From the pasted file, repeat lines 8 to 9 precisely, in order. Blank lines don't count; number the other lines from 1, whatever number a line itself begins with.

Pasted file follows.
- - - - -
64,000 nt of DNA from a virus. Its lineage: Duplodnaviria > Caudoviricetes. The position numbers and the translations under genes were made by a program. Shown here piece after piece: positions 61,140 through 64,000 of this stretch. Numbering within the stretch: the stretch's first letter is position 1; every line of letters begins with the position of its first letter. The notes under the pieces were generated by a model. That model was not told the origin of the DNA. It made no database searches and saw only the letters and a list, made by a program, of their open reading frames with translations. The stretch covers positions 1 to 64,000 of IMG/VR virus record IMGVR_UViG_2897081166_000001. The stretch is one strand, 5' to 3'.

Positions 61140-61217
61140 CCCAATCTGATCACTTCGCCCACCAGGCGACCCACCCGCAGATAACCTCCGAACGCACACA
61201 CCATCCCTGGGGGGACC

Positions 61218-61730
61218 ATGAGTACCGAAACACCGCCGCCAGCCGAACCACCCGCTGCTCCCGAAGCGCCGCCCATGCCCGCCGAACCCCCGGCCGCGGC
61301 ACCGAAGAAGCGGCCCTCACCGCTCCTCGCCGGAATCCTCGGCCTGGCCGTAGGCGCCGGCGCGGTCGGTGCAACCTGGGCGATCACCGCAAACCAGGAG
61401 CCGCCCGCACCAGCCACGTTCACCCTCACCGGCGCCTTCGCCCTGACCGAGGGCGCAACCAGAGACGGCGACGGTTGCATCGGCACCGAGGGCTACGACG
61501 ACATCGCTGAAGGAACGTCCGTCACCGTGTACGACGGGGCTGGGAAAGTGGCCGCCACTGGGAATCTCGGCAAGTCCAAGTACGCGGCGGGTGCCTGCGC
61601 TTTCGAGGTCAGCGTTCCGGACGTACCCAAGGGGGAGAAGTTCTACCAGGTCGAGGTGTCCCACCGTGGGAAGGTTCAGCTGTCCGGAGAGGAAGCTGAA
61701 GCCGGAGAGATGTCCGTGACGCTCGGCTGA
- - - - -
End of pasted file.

61401 CCGCCCGCACCAGCCACGTTCACCCTCACCGGCGCCTTCGCCCTGACCGAGGGCGCAACCAGAGACGGCGACGGTTGCATCGGCACCGAGGGCTACGACG
61501 ACATCGCTGAAGGAACGTCCGTCACCGTGTACGACGGGGCTGGGAAAGTGGCCGCCACTGGGAATCTCGGCAAGTCCAAGTACGCGGCGGGTGCCTGCGC